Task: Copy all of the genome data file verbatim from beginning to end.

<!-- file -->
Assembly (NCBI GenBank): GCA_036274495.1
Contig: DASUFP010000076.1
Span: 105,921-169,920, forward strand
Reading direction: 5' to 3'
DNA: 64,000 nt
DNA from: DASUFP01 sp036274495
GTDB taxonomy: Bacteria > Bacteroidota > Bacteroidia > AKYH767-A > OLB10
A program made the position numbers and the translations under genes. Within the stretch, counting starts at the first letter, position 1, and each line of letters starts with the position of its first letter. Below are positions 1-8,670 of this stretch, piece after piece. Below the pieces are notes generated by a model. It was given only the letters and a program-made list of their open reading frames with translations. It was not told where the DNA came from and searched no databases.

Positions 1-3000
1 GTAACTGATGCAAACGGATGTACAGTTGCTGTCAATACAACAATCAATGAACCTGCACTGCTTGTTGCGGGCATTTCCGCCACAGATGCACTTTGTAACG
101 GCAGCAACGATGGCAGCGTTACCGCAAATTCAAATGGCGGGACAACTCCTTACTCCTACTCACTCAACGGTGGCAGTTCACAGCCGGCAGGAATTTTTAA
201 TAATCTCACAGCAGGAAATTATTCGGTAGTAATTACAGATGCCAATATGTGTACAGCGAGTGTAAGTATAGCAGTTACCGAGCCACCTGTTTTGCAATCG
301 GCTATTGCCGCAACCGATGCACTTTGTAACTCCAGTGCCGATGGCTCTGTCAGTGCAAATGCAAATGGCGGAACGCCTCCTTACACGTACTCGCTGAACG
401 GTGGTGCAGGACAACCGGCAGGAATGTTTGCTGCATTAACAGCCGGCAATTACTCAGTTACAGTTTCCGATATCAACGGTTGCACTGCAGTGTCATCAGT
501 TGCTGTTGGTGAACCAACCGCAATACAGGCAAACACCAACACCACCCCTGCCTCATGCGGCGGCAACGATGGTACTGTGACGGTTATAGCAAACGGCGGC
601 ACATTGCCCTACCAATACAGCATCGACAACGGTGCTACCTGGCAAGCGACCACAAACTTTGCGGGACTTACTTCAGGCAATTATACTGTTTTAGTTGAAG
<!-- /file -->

Assembly (NCBI GenBank): GCA_036274495.1
Contig: DASUFP010000076.1
Span: 105,921-169,920, forward strand
Reading direction: 5' to 3'
DNA: 64,000 nt
DNA from: DASUFP01 sp036274495
GTDB taxonomy: Bacteria > Bacteroidota > Bacteroidia > AKYH767-A > OLB10
A program made the position numbers and the translations under genes. Within the stretch, counting starts at the first letter, position 1, and each line of letters starts with the position of its first letter. Below are positions 1-8,670 of this stretch, piece after piece. Below the pieces are notes generated by a model. It was given only the letters and a program-made list of their open reading frames with translations. It was not told where the DNA came from and searched no databases.

Positions 1-3000
1 GTAACTGATGCAAACGGATGTACAGTTGCTGTCAATACAACAATCAATGAACCTGCACTGCTTGTTGCGGGCATTTCCGCCACAGATGCACTTTGTAACG
101 GCAGCAACGATGGCAGCGTTACCGCAAATTCAAATGGCGGGACAACTCCTTACTCCTACTCACTCAACGGTGGCAGTTCACAGCCGGCAGGAATTTTTAA
201 TAATCTCACAGCAGGAAATTATTCGGTAGTAATTACAGATGCCAATATGTGTACAGCGAGTGTAAGTATAGCAGTTACCGAGCCACCTGTTTTGCAATCG
301 GCTATTGCCGCAACCGATGCACTTTGTAACTCCAGTGCCGATGGCTCTGTCAGTGCAAATGCAAATGGCGGAACGCCTCCTTACACGTACTCGCTGAACG
401 GTGGTGCAGGACAACCGGCAGGAATGTTTGCTGCATTAACAGCCGGCAATTACTCAGTTACAGTTTCCGATATCAACGGTTGCACTGCAGTGTCATCAGT
501 TGCTGTTGGTGAACCAACCGCAATACAGGCAAACACCAACACCACCCCTGCCTCATGCGGCGGCAACGATGGTACTGTGACGGTTATAGCAAACGGCGGC
601 ACATTGCCCTACCAATACAGCATCGACAACGGTGCTACCTGGCAAGCGACCACAAACTTTGCGGGACTTACTTCAGGCAATTATACTGTTTTAGTTGAAG